"Boys and girls, let us now add the number of cows to the number of chickens. How many animals…"
Linden was so fair that his green-blue eyes, though much lighter than Alex's green-brown ones, seemed like two dark pebbles under his wispy eyebrows and a cloud of blond hair. The eyes had a seriousness that bordered on disapproval; Alex made a move to cover up his doodles—but just then Linden cracked a gap-toothed grin and gave him a thumbs up. The next moment, Linden was bending over his own paper, his tongue sticking out as he drew in careful, deliberate strokes. Alex was gratified to see that Linden, who always got the right answer when called on, was a much slower drawer than Alex was. Alex waited impatiently until Linden shifted the page slightly so that Alex could see—what!
He saw the quick flash of a green grasshopper that hurtled itself against the glass, felt its sharp surprise. Its flicker-flow was so fast! He closed his eyes to get a better feel for this grasshopper, opened them, and swiftly drew a cigar-shaped insect with bulging eyes and great bendy legs.
It was a monster; it had stubby wings, four scrawny, taloned legs, horns, and a beak. A bubble of laughter rose in Alex's chest—he swallowed it. Linden underlined a word he'd scrawled under the drawing: chicowkin.
Alex beamed. In the woods he was always seeing foxes and magpies. Quickly he drew a four-legged bird with a fox's head and tail, and kept drawing and looking over at Linden's desk to see what he was drawing—until one veiny hand slammed down on top of his doodle-covered worksheet, another on Linden's. Alex's stomach turned to ice as he looked up into Mr. Fine's normally stoic face. Mr. Fine's eyes narrowed; he crumpled the two worksheets, strode away and dropped them into the trashcan.
"I'm—" Alex piped, but stopped as the teacher jerked around to face him. He felt like he was at the top of the Wild Chipmunk roller coaster. "I'm sorry, Mr. Fine."
The teacher smiled coolly as he looked not at Alex but at Linden.
"Linden Lighthouse, when it is time to do math, what do we do?"
Linden's eyes flickered to Alex's before he said: "Math."
Dad had told Alex that "Founder" meant that Richard Rykie was even more important than the Principal, Mr. Rowan.
Alex thought that Grandma Kuku, who brought him pinecones and special rocks on his birthday, smoked a pipe, and had the same last name as he did, was more important than either of them.
"It is another thing entirely," Mr. Fine raised his voice, making Alex jump, "to get your classmates into trouble." He thrust the note at Alex. Alex took it, fumbling as he looked reflexively over at Linden.
He hadn't thought of that. At all. He'd been so happy to be drawing with someone!
"That's right. Let me see." He turned crisply to the black board, along the bottom of which ran a row of different-colored index cards tucked into pockets along one wall, one pocket for each student. "You are on… white, Mr. Lighthouse." White was the best color; it meant perfect behavior. Mr. Fine removed Linden's white card and placed it at the back of the stack, leaving a yellow card in front. "You have a warning. Do you understand?"
"Now. Mr. Hollow." Mr. Fine made a show of searching for Alex's pocket, even though it was smack in the middle. It was green. Mr. Fine lifted it crisply and moved it to the back of the pocket, leaving a brown card.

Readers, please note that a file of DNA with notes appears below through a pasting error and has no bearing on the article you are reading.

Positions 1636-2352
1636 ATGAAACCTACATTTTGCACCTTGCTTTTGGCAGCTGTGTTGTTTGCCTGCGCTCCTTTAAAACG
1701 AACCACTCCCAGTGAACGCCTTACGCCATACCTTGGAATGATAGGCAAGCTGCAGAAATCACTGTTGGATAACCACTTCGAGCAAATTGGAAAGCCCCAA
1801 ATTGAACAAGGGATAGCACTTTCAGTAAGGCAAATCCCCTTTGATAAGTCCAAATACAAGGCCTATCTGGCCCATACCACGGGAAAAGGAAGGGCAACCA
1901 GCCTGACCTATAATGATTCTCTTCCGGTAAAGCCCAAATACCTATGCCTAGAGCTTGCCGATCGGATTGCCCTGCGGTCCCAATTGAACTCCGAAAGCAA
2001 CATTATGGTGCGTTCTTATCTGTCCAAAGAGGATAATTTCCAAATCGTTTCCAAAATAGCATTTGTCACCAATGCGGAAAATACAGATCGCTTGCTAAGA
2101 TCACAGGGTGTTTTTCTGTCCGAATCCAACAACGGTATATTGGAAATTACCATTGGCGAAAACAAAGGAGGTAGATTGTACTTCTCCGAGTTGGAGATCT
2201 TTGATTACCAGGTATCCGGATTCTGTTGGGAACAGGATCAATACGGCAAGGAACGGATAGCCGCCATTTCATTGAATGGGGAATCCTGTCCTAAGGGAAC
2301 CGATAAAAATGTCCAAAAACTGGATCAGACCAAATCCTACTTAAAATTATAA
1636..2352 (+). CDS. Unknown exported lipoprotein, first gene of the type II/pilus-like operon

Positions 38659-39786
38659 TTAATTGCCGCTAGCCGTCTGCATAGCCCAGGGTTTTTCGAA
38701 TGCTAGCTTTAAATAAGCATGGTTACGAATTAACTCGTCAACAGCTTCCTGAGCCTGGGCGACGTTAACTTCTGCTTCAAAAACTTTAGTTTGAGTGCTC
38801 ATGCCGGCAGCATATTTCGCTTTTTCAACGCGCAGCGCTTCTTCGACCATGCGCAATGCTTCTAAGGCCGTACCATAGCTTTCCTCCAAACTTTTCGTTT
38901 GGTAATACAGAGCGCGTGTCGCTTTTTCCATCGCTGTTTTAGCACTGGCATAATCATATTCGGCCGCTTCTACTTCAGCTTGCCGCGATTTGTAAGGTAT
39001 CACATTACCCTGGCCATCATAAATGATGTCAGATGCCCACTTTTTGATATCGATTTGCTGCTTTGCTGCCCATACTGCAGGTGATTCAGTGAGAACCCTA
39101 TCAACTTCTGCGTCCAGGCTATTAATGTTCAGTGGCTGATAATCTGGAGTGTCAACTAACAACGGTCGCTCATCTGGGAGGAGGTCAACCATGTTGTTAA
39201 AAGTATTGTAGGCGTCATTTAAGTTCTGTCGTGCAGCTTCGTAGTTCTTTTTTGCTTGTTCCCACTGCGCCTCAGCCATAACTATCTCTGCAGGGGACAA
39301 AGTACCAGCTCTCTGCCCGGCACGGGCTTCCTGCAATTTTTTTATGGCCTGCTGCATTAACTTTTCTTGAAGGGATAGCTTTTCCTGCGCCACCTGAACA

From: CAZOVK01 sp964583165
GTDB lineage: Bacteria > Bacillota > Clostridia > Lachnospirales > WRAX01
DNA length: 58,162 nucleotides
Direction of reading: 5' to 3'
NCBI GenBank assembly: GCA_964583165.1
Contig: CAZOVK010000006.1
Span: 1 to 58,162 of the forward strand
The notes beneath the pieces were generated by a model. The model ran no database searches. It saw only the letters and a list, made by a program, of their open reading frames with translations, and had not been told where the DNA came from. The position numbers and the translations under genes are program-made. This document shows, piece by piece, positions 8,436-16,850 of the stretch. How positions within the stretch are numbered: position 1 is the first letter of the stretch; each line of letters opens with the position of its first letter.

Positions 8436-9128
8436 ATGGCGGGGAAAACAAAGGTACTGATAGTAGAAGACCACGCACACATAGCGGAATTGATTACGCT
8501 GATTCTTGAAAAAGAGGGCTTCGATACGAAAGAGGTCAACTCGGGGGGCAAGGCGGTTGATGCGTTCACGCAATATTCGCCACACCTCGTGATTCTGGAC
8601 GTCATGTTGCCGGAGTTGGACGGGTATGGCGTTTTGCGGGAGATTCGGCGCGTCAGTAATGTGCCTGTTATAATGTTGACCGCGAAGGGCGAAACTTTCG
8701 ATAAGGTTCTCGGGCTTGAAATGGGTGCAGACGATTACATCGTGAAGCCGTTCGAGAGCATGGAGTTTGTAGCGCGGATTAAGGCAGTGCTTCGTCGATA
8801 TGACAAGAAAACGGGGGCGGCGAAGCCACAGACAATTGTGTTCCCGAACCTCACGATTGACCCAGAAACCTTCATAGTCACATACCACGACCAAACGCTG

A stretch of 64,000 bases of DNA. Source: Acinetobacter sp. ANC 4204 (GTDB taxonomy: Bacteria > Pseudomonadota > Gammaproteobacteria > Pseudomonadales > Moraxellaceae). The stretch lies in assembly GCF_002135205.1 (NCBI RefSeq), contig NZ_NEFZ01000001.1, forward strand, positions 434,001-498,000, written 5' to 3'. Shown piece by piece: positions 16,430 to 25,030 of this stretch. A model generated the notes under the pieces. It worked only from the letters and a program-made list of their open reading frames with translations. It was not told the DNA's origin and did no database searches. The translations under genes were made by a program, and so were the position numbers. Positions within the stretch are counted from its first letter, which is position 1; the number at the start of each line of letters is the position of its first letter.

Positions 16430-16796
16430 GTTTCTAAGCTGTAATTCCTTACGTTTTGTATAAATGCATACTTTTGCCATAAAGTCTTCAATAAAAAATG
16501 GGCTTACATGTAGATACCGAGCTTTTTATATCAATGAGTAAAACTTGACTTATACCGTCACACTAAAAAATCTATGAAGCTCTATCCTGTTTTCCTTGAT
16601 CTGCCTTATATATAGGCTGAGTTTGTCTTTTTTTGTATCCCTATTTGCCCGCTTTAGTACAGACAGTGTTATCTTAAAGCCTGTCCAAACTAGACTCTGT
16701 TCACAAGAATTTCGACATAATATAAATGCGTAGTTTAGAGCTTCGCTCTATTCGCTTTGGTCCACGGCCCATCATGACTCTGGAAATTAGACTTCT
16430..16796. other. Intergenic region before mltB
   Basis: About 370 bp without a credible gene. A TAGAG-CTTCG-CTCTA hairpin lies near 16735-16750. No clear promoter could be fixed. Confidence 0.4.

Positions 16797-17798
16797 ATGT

No one else's card was brown.
"Come forward, Mr. Hollow." Mr. Fine seated himself behind his desk and took up a memo pad and a pen. Swallowing what felt like a walnut in his throat, Alex rose and walked slowly toward his teacher. "It's one thing," Mr. Fine said, writing rapidly, "to throw away your own education, especially when others are paying for it." His gray eyes shot at Alex's. He meant the Academy's "Founder," Richard Rykie, Dad's dad.
After school, Alex searched for the crop of flaxen hair in the crowd of children, and saw Linden looking around too, and they locked eyes, and met halfway to the pick-up line. Alex looked at the ground between them. His stomach had been hurting all day.
"I'm sorry I got you in trouble," he said miserably. But Linden laughed.
"I don't care!" he said. "Making monsters is a lot more fun than math." He stuck his hands in his pockets and squinted into the distance.
Alex's stomachache dissolved. He put his hands in his pockets, too. "Yeah. You know what? I saw a monster! last night in the woods by my house!"
Linden's blue eyes grew round. "Draw it! Draw it and show me! Hey! You want to come over to my house? Tomorrow?"
Alex felt happy all over. "Yes, I do! I'll ask my mom."
"Okay. I'll ask mine too."
Linden walked backwards away from him, waving and grinning hugely—as hugely as Alex was grinning. Alex's cheeks hurt from how big his smile was.
Through the window behind the little round table where the Hollow family was eating dinner, Alex watched the evening mist thickening between the trees and above the river.
There had been no outside time after school, because after school instead of going home Alex had had to sit in the front office with Mom and Mr. Fine, listening to Mr. Fine tell Mom about Alex's behavior.
Now, Mom was speaking in her I love you but voice, saying lots of things that Alex knew by heart.
The blue-gray twilight deepened to indigo. A star sparked out of the sky. The painted bridge seemed to glimmer.
"Alex, pay attention to your mother," said Dad.
Alex's gaze jumped to his mother's serious face, back to the bridge. Darkness had fallen. The space between the end posts on the far side of the bridge seemed to glow softly. A gray cat-shape crossed the space in one leap.
That cat was as big as a lion! Bigger!